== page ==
These 9 US Inventions Shaped Our World

Most of these US inventions you probably use every day and probably take them for granted. But once upon a time -not so long ago-, they did not exist. A genius inventor came up with the idea for each and then built them.
Here are 9 US inventions that have shaped our modern world.


Like with many other modern inventions, it took a village to make the refrigerators we now know and love.

Until the 20th century, people used iceboxes to cool their food. Those were insulated devices with two drawers. One would put a big ice cube on the top drawer and food on the bottom drawer. That kept the food cold, but the ice cube had to be replaced every day.

In 1748, someone discovered an automated way to cool a container. It was famous Scottish physician and educator William Cullen.

He exhibited his device at the University of Glasgow. That was the first time a refrigerator worked. But the professor intended it as a chemical experiment. It showed how the evaporation of certain fluids could cool a container. Nobody thought which practical uses the cooling device could have.

Yet, if someone would argue that it was Scottish William Cullen who invented the refrigerator, they would have a point.

A few decades later, a prolific US inventor, Oliver Evans, designed another refrigerator. Evans wrote about it, but he never built the actual device. That would fall to an associate of his, US inventor Jacob Perkins. Now, Perkins is our man. He is who is more widely credited for the invention of refrigerators.

Jacob was living in the UK at the time. He took Oliver’s design, modified it, and patented it.

Then in 1835, he did what Oliver had failed to: he had John Hague built the actual machine in London. It was an insulated box that produced ice, was constantly cool, and cooled anything placed inside it.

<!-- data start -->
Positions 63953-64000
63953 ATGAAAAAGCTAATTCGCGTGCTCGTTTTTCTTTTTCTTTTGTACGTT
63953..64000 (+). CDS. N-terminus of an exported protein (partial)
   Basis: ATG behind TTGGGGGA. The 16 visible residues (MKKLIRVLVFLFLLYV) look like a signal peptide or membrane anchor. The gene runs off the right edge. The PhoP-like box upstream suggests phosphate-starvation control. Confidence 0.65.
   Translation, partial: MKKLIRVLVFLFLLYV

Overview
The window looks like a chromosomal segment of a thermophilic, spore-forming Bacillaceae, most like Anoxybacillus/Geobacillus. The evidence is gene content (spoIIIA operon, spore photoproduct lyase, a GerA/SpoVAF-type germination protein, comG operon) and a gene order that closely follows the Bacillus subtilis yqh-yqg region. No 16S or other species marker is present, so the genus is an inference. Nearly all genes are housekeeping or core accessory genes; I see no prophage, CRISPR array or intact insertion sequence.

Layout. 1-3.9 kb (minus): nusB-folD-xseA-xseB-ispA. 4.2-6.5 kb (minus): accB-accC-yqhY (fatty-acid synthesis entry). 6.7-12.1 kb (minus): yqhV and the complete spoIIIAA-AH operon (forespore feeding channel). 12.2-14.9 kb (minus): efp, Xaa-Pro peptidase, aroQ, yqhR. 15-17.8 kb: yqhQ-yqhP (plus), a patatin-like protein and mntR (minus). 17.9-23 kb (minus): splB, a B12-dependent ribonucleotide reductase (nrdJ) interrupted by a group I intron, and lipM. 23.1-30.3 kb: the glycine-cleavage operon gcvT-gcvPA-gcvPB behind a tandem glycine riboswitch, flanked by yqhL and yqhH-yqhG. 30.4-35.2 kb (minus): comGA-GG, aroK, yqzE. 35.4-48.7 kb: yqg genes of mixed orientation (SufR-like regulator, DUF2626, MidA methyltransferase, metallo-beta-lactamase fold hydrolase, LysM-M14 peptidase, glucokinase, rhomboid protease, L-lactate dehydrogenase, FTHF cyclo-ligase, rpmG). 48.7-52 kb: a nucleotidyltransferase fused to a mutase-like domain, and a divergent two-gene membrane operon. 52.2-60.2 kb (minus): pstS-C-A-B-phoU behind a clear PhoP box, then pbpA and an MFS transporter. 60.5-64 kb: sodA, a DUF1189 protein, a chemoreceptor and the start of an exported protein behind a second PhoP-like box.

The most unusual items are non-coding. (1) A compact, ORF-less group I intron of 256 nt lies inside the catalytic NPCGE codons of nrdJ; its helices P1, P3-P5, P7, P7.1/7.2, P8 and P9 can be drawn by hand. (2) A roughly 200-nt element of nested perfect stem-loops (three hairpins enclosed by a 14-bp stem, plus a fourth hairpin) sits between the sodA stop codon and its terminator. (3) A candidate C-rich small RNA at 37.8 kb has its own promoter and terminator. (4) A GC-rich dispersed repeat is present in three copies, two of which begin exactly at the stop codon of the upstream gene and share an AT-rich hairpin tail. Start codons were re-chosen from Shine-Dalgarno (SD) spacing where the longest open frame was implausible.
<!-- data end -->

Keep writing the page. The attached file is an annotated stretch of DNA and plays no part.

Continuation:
It would take more inventors to tweak the device until it was commercialized in the 20th century, first for industrial and, then, for home use.


A new technology called photography was all the rage in the 19th century. And many enthusiasts had been experimenting with it.

In about 1878, English-American Eadweard Muybridge took pictures of a moving horse. The 12 pictures showed the horse frozen in different postures.

He then realized that if he saw these motion-pictures one after the other, fast enough, he could fool the eye. And the horse looked like it was moving.

So he came up with a device, the zoopraxiscope. It used disks to project these motion-pictures onto a wall. Yet, only one of his disks contained his animal photos. On the other discs, the figures were hand-painted, so it was more like animation.

With these experiments and inventions -along with others being made in Europe and the US- everything was now ripe for the birth of cinema.

And it was US inventor and visionary Thomas Edison who delivered the product in 1891.

Edison and his Scottish employee William Dickinson invented a machine called kinetoscope. It was partly inspired by Eadweard’s invention.

The kinetoscope was a box with a peephole. One spectator at a time would look through the hole and watch a ‘movie.’ That is, a cellulose filmstrip which had a sequence of pictures on it. It was shown at high speed against a blinking backlight. It created the illusion that the objects pictured were actually moving inside the box.

The movies were short at first but soon became lengthier. Thomas had some financial success with his invention.